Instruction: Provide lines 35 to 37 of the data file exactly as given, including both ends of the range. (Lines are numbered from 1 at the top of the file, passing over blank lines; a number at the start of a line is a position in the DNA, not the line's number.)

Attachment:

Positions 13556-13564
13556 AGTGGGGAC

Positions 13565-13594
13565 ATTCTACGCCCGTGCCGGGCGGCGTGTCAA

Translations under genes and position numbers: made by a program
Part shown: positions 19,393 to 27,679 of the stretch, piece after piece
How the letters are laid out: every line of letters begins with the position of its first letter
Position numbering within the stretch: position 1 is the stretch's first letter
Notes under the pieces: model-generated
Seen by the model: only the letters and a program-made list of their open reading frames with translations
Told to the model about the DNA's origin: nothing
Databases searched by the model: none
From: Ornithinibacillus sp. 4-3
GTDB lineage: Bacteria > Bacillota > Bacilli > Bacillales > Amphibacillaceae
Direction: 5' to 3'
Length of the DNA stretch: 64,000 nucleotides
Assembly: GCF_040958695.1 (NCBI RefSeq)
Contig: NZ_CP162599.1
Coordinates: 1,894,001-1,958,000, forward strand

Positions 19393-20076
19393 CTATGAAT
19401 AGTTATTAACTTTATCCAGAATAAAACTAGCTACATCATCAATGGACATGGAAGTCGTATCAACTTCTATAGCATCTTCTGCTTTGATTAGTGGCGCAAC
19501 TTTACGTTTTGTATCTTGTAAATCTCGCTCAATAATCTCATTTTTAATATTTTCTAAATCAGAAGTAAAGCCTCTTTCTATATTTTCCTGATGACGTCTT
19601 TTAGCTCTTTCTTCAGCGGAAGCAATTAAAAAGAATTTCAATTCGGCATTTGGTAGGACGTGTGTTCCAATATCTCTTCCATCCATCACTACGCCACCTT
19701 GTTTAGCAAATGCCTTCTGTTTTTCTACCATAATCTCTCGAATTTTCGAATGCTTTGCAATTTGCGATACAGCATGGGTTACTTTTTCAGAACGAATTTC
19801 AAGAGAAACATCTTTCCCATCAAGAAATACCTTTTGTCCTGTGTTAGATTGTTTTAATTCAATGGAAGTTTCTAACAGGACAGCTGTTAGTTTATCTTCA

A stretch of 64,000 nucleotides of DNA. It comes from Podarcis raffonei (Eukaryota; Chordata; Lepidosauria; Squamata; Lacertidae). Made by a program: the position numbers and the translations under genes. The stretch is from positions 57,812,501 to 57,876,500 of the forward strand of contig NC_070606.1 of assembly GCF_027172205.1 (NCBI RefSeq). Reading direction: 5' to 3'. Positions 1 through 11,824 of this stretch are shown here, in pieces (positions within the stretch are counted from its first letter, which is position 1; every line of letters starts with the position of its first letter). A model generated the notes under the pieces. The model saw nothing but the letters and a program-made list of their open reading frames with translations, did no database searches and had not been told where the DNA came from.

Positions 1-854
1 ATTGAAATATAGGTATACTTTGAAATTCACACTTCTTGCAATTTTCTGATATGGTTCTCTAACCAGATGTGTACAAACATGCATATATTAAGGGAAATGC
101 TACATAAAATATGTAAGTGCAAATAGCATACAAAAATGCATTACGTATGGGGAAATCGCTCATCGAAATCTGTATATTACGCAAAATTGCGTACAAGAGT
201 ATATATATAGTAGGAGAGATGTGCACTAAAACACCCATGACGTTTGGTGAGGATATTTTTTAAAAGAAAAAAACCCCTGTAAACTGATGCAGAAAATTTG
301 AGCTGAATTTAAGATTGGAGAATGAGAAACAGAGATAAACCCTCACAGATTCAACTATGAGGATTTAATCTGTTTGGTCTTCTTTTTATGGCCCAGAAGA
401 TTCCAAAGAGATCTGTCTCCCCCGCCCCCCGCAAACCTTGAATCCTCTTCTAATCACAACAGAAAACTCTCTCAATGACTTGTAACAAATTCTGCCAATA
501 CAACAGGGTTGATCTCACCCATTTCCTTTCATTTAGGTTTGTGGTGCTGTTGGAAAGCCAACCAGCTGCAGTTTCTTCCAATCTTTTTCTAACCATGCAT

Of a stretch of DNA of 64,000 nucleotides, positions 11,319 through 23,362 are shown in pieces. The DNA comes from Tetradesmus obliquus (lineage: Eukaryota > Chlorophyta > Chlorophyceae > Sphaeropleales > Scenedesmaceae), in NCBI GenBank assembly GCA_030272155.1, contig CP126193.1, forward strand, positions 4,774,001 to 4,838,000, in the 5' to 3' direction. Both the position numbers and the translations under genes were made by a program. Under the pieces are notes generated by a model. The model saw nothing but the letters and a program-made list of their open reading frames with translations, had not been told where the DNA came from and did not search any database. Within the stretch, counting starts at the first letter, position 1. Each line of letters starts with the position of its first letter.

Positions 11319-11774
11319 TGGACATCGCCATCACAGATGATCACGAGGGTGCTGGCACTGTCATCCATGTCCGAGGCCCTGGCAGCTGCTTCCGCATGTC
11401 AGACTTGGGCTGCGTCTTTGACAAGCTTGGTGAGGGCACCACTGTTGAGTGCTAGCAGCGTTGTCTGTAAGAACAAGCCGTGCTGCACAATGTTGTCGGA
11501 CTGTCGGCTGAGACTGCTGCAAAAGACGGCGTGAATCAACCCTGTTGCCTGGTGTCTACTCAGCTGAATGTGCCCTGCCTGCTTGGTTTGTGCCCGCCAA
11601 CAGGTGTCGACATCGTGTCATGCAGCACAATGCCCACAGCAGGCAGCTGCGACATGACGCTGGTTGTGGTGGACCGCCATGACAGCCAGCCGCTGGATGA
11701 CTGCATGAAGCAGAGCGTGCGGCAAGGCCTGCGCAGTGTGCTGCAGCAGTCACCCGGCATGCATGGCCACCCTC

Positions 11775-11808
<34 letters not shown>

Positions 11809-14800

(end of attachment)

Of a stretch of DNA of 64,000 nucleotides, positions 11,319 through 23,362 are shown in pieces. The DNA comes from Tetradesmus obliquus (lineage: Eukaryota > Chlorophyta > Chlorophyceae > Sphaeropleales > Scenedesmaceae), in NCBI GenBank assembly GCA_030272155.1, contig CP126193.1, forward strand, positions 4,774,001 to 4,838,000, in the 5' to 3' direction. Both the position numbers and the translations under genes were made by a program. Under the pieces are notes generated by a model. The model saw nothing but the letters and a program-made list of their open reading frames with translations, had not been told where the DNA came from and did not search any database. Within the stretch, counting starts at the first letter, position 1. Each line of letters starts with the position of its first letter.

Positions 11319-11774
11319 TGGACATCGCCATCACAGATGATCACGAGGGTGCTGGCACTGTCATCCATGTCCGAGGCCCTGGCAGCTGCTTCCGCATGTC